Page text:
From February 2007 to May 2008, Peter Mansoor was Gen. David Petraeus's right-hand man in Iraq. Now a retired U.S. Army colonel teaching at Ohio State University, Mansoor worked closely with Petraeus as the general's executive officer, assisting with the implementation of the "surge" strategy and preparing his congressional testimony -- including the grueling hearings in September 2007 that Petraeus later said were "the most miserable experience of my life." FP senior editor Benjamin Pauker caught up with Mansoor in the wake of Petraeus's dramatic nomination to take over command of U.S. forces in Afghanistan from Gen. Stanley McChrystal, who was fired by President Obama in the wake of a Rolling Stone profile gone wrong.
Mansoor describes his former boss as "a very hard man to keep up with" who will do whatever it takes to succeed. As for the mission, Mansoor worries about a divided team on the ground, declining morale among U.S. soldiers, and a poor understanding of counterinsurgency warfare. "Hearts and minds have nothing to do with it," he says. Excerpts:
Foreign Policy: Having served under Gen. David Petraeus, how would you describe him as a leader?
Peter Mansoor: General Petraeus is a very focused, intelligent leader. He drives himself hard and he expects the people around him to put everything they have into the mission. And he also cares for the people around him. He takes care of them, both in the current assignment and future assignments. He is a very competent leader, and that's what he looks for in the people around him. My experience was very positive. He's a very hard man to keep up with [laughs] given the pace he keeps. It was very refreshing to be around an intelligent leader who was in this war to win it, and not just managing his way through the conflict.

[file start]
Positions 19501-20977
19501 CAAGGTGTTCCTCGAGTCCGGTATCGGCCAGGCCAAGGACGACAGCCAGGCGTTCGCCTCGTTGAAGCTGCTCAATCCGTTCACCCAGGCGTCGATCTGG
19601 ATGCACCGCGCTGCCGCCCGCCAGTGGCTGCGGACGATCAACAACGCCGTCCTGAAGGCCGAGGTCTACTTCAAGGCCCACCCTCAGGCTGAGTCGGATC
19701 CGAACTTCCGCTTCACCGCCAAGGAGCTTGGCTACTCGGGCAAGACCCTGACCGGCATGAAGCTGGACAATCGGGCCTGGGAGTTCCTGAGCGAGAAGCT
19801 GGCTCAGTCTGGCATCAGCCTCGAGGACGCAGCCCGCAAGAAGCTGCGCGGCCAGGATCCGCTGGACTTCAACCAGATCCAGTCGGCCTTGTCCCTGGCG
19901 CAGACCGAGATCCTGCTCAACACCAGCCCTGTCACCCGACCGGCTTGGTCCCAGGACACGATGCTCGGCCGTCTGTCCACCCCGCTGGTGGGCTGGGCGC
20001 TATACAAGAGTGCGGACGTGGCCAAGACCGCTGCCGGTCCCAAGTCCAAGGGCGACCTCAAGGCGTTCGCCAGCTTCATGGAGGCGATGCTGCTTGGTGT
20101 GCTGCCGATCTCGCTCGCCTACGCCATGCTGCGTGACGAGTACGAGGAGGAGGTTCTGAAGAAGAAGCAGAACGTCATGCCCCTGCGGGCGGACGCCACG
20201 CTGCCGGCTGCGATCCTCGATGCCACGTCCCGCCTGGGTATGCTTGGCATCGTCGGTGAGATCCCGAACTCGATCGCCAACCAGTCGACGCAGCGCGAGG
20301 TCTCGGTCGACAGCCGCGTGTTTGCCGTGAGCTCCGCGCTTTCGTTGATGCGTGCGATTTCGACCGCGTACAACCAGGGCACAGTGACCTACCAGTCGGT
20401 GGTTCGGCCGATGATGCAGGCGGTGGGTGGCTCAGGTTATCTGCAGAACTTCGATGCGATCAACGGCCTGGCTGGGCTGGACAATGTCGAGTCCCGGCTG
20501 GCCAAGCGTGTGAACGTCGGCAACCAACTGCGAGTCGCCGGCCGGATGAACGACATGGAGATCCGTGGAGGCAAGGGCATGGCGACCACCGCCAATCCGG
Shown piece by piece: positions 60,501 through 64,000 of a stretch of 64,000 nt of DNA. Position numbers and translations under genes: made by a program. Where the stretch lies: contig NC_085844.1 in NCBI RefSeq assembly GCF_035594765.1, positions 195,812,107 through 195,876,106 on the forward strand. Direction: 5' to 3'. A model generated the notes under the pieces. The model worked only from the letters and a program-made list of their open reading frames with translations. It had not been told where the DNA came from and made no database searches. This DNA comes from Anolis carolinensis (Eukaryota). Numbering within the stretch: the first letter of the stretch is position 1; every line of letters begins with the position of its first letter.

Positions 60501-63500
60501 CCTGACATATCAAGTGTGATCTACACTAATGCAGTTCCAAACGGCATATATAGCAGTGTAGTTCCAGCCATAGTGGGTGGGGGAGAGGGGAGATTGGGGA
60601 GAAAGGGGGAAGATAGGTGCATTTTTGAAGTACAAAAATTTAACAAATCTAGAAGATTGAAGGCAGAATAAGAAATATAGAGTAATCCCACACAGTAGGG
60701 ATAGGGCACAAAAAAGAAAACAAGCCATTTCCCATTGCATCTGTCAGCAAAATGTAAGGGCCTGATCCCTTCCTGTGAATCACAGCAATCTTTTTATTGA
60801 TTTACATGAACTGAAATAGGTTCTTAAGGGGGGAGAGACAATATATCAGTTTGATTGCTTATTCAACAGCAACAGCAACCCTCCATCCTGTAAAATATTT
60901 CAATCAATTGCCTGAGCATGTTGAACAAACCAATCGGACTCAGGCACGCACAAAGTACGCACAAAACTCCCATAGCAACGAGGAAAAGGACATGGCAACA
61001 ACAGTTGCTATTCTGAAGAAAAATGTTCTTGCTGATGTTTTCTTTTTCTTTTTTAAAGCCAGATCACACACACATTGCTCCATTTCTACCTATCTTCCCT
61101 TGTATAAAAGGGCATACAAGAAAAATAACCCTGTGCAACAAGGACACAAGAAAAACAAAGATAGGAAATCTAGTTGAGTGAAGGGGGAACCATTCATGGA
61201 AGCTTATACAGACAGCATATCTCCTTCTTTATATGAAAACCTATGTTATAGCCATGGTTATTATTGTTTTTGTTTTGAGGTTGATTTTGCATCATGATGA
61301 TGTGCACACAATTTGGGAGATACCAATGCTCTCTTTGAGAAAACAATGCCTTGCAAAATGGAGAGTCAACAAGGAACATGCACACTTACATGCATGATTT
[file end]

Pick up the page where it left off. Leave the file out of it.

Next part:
FP: How is his health?
PM: He had a bout with prostate cancer, which was treated with chemotherapy, and supposedly that has been completely cleared. Then there was the episode where he fainted when talking to the Senate Armed Services Committee. I don't think it was so much exhaustion as it was coming back from a long, overseas trip where he was dehydrated already, given the plane travel; he was suffering from some sort of bug, and then he failed to eat breakfast the morning of the hearing and didn't drink anything, because as you know -- or maybe you don't [laughs] -- they don't give you bathroom breaks during those Senate hearings. As a result, he was dehydrated, lacked fluids, hit a wall, and fainted.
FP: Is there a concern about his stamina given the requirements of the job?
PM: No, General Petraeus has done more than any other general -- maybe except for Stan McChrystal -- to ensure that he keeps in good shape. He's very attentive to his health. Of course, this is going to be very difficult for his family; this is his fourth combat tour since 2003 -- and two of them were at the four-star level -- which is very psychologically and mentally challenging. So this is not going to be an easy assignment. But physically, he'll be up to the task. It will be important for the folks around him to make sure that he gets the sort of rest and exercise needed to keep him mentally engaged at a top level.